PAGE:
Here's a list of just some of my favorite architecture movements:
The Altar from Pergamom to Berlin.
The Temple of Abu Simbal to higher ground.
Domitian's Naumachia dismantled to repair the fire damaged Circus Maximus.
The spiral columns from Greece to San Pietro Vaticano.
Cedar Grove from Frankford to Fairmount Park (Philadelphia).
Aldo Rossi's Teatro del Mondo floating into the Venetian lagoon.
...and my most anticipated architecture movement:
The Elgin Marbles returning to the Acropolis.
Re: art as architecture as art
Lately, I've become very interested in architecture that has moved (from place to place). For example, the 17th century style Japanese (Philosophers) House in Philadelphia's Fairmount Park was created/built in post W.W.II Japan, then shipped to NYC for exhibition at MoMA, and then found its way to Philadelphia, which is probably where it will from now on remain. The house is constructed of a fairly rare Japanese cedar, and the recent installation of a new cedar roof cost something like 1.6 million dollars. You could say that this building represents a real someplace else (or at least is literally composed of things from someplace else), but what it probably more truly represents is its own journey as literally moving (i.e., non-static) architecture.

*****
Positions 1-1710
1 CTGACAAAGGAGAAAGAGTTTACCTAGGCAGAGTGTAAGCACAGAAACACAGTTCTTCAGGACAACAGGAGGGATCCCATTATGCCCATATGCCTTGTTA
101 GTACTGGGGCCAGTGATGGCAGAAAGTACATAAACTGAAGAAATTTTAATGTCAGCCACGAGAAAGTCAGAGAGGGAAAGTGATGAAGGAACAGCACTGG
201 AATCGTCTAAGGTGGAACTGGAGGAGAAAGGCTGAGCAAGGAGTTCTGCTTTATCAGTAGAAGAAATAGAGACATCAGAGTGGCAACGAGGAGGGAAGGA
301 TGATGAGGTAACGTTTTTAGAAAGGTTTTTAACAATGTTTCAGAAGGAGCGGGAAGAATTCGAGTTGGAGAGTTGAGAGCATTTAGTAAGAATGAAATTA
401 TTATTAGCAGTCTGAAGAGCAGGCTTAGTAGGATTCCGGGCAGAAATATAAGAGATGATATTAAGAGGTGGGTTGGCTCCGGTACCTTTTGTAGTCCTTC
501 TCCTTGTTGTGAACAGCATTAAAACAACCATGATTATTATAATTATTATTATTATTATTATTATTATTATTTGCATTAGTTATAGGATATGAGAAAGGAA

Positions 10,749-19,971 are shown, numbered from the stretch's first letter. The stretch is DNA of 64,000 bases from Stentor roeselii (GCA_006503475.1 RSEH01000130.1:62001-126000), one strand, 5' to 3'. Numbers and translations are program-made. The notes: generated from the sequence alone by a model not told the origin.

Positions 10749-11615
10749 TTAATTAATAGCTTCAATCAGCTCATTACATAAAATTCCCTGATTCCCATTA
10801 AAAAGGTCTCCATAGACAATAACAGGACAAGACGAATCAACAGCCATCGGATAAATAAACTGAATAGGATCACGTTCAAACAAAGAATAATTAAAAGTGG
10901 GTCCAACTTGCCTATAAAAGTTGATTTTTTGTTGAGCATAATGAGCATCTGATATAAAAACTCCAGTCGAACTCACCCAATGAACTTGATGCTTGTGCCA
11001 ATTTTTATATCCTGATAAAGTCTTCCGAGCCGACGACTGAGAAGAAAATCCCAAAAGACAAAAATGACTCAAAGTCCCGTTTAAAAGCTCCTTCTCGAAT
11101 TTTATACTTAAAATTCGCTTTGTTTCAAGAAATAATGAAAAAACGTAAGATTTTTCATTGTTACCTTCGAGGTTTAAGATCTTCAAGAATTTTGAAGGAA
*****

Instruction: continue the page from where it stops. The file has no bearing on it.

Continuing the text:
On this month's (May 2002) cover of the magazine Artforum is a picture of the Altar of Zeus from Pergamon as it is presently in the Pergamon Museum in Berlin. Not only is this architecture that has moved, but the (now over a century old) installation is a true example of the composite of the real and the virtual. A whole new virtual Temple has been reconstructed utilizing fragment remains of the original--a part real, part virtual building in a sense, or is it now a part Greek, part German building? For sure it is a mostly virtual building within a real building. It is also a part real, part reenactment building within a real building.